Rotational Molding / RotoMolding

Why choose ASH for my Rotational Molding Needs?

  • State-of-the-art Equipment:
  • Focus on Timeliness
  • Strict Quality Checks
  • ASH Roto-XL Molding

Rotational molding, which is also commonly referred to as "rotomolding" or "rotational casting," is a common means of creating plastic parts that's increasingly gaining traction as an alternative means to plastic injection molding and other plastic producing processes. A big reason is because parts that are challenging or impossible to create via plastic injection molding, blow molding and thermoforming - such as hollow parts, partially enclosed parts, large and small parts and parts with other complexities - can be crafted via the process.

 

Rotomolding was actually invented in the 20th century, but didn't gain traction as a production process until the 1960s. Today, it continues to advance as a viable process for plastic part creation. Rotational molding machines create parts by rotating parts on an axis, which thereby force the plastic material to stick to the walls of the mold - hence why it's an ideal process for creating hollow parts.

 

The process uses resin powder, rather than plastic pellets. The resin then heats in the mold as it is being rotated. Unlike other plastic part producing processes, ASH™ Industries rotational molding can efficiently and affordably produce both short-run and long-run product runs.

 

pic-kayakAdvantages

Here's a look at some of the advantages of the rotomold process:

  • Cost effective: As we hinted at in the opening, rotomolding is a cost-effective production process. Up front costs to create the mold are comparatively lower than other plastic production processes and tooling costs are also affordable. Molds are typically lightweight and no cooling is necessary, either.
  • Effective for short runs: Many plastic production processes are best for long run part production. That's not the case with rotational molding. That's because the up front tooling costs and molding costs are cheaper than comparable methods, so you don't need to justify larger up front costs with longer part runs to get your money's worth.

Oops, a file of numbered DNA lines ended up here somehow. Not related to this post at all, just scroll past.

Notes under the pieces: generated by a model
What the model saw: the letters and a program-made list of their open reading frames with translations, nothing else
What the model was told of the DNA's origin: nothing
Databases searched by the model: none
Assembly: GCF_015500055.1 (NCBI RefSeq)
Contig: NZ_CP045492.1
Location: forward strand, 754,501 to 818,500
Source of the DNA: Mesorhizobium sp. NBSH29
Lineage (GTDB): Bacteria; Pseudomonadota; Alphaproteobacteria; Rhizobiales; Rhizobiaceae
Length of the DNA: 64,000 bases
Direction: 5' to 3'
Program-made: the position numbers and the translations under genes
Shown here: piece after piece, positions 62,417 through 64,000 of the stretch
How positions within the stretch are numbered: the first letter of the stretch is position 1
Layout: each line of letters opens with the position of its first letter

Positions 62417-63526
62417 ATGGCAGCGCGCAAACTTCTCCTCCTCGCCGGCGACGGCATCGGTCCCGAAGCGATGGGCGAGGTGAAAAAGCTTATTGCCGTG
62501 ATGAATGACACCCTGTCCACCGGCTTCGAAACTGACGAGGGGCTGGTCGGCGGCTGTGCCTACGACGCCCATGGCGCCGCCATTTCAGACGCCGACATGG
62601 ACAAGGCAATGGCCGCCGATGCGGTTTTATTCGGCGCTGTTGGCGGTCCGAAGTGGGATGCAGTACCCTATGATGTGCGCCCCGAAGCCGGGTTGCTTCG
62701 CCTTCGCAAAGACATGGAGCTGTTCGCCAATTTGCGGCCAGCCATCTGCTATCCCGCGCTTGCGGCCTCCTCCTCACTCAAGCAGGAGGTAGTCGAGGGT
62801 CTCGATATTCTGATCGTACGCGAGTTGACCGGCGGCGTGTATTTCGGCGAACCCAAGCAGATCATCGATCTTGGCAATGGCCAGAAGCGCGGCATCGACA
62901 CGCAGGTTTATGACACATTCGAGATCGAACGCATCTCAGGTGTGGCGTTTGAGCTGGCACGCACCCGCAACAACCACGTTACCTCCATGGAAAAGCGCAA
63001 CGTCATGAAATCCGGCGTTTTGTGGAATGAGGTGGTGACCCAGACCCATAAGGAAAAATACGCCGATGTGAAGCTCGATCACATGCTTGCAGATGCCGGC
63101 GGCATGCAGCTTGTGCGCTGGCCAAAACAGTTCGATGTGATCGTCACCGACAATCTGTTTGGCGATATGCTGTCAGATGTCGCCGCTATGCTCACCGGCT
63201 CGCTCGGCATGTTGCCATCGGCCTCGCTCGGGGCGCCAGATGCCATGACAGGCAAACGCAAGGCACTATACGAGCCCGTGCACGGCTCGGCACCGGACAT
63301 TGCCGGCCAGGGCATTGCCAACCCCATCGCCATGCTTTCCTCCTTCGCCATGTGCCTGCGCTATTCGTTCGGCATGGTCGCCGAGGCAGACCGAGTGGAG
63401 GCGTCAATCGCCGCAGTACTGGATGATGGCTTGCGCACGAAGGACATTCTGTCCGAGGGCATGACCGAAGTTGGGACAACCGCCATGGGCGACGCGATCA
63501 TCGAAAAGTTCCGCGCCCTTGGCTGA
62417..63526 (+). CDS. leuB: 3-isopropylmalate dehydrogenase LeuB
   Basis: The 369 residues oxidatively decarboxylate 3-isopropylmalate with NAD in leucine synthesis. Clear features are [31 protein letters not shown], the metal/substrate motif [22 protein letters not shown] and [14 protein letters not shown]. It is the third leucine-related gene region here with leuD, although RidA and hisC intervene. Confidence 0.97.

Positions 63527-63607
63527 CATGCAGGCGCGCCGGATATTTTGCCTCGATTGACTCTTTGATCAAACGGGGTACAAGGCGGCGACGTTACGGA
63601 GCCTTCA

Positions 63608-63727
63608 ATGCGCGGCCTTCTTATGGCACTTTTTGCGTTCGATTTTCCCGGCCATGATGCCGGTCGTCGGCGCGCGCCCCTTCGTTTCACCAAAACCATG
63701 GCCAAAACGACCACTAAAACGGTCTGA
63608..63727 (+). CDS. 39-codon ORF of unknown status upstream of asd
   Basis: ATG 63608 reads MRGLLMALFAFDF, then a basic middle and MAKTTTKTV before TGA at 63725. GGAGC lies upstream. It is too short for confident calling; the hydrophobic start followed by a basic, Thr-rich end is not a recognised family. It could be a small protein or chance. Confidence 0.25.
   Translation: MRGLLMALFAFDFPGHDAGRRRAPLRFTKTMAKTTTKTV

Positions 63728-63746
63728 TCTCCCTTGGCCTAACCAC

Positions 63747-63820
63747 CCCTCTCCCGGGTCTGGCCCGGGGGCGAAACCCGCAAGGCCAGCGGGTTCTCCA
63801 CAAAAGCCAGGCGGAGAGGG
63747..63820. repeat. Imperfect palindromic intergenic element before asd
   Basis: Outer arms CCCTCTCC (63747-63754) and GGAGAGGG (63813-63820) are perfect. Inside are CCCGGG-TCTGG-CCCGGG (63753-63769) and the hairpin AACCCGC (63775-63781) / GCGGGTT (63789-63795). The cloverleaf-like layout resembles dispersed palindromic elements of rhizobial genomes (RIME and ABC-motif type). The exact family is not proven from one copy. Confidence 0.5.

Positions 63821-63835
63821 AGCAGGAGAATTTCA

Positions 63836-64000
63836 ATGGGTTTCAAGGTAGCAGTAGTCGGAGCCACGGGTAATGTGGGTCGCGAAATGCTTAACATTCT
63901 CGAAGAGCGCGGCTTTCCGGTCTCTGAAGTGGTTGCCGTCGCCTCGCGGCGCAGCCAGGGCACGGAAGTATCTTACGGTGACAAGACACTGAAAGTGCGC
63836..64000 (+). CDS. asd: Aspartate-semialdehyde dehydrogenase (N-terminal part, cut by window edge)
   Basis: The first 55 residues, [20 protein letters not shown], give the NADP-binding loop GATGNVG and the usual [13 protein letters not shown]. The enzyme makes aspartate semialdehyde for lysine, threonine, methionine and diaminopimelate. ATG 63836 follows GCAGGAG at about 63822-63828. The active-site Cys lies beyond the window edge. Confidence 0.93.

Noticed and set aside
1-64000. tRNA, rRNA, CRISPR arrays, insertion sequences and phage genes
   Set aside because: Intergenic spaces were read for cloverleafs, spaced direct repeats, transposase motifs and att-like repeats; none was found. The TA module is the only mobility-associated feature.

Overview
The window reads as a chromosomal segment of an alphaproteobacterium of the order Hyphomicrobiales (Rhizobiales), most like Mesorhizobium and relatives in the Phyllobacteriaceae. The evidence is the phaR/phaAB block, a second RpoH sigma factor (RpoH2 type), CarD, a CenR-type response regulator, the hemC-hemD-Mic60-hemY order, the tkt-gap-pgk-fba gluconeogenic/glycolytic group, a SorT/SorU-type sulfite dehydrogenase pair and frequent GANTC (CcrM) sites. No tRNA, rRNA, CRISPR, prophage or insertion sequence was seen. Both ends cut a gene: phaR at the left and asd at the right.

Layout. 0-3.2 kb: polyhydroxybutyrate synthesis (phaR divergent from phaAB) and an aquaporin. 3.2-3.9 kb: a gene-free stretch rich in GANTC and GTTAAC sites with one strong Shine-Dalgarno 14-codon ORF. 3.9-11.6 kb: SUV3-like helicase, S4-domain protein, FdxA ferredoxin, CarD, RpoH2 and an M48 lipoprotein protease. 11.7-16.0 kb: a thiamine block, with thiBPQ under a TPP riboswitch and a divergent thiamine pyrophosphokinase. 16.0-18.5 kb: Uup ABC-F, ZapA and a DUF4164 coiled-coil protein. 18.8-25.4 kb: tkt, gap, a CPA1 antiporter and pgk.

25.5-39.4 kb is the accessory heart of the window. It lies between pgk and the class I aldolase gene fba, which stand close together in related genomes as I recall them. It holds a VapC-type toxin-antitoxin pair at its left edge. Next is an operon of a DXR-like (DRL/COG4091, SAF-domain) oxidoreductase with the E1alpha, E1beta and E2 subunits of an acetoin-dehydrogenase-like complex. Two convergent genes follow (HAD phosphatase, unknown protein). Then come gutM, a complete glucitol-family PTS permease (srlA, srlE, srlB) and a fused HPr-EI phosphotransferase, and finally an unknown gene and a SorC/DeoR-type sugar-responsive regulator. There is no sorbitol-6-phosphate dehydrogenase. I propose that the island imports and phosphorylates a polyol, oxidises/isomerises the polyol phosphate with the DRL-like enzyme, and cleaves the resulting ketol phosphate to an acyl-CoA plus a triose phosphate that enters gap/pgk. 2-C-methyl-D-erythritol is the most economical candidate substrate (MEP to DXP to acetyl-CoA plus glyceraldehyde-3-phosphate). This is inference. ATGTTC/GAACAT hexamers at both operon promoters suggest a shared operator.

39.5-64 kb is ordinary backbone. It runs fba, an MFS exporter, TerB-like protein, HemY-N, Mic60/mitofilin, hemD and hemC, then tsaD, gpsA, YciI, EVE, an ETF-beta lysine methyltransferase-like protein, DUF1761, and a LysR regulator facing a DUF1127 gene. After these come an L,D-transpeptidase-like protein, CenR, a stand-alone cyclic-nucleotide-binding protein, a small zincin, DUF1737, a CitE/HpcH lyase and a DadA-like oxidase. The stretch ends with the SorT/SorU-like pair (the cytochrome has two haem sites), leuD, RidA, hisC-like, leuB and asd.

• No size limitations: Unlike other production process, there's a lot of part flexibility when it comes to rotational molding - both large and small parts can be made. Multiple cavity molds can also be used in production runs, which is advantageous. Containers and barrels are a common application of the process. To give you a better idea on the size range, consider that hollow barrels can be made ranging from 5 gallons to 22,000 gallons. That's a big part range.
  • Hollow part creation: As we noted in the opening, rotomolding is an ideal process for the creation of hollow materials, such as trash cans, construction barrels, storage tanks and containers, covers, housings, water softening tanks, battery cases and much more. But it can also be used to create parts that aren't hollow or aren't as hollow, such as under the hood automotive parts, surf boards, pool tables, cribs and children toys.
  • Eco-friendly: The process is eco-friendly, as only the material that needs to be used is used. There's no wasted material in the process.
  • Quality finish: Rotational molding also requires minimal post production part finishing, which also helps separate it from competing plastic production processes.

pic-roto-mold-ovenLimitations

As we previously mentioned, every part production process has its shares of pros and cons. While we already listed the pros in the above section, rotomolding isn't without its share of disadvantages as well. For instance:

  • Long manufacturing times: There's a reason why rotomolding is comparatively cheaper than other production processes. And one of the reasons for this is that part runs generally take much longer to complete than these other such processes. So while using rotational molding is cheaper, you'll likely have to sacrifice time to market speed.
  • Material limitations: Not every plastic material can be used to create parts in the rotomolding process. Polyethylene is the most common.
  • Complexities: While parts are open to a lot of design freedom via the rotational molding process, the process sometimes struggles with some of the more intricate features, like ribs and undercuts.

 

Design Considerations

Our ASH™ rotational molding offers almost endless potential as far as design capabilities are concerned. For instance, the process can maintain uniform wall thicknesses better than other plastic parts. It also thrives at producing parts with double wall thicknesses and is ideal for molding thicker corners. Wall thicknesses and part piece weight can also be easily controlled via the process.

 

pic-processThe ASH™ Industries Process

Polyethylene is the most common plastic that is processed via rotomolding. However, the process has given way to several more materials recently. These include PVC, nylon, polypropylene and plastisols. One thing to keep in mind, however, as far as materials are concerned is that the process is one of the faster growing part production methods - so it's likely that engineers will incorporate more materials into the process as technology continues to advance.

 

For more information on rotational molding and to determine if the process is the right fabrication method for your next part run, contact ASH Industries Expert today.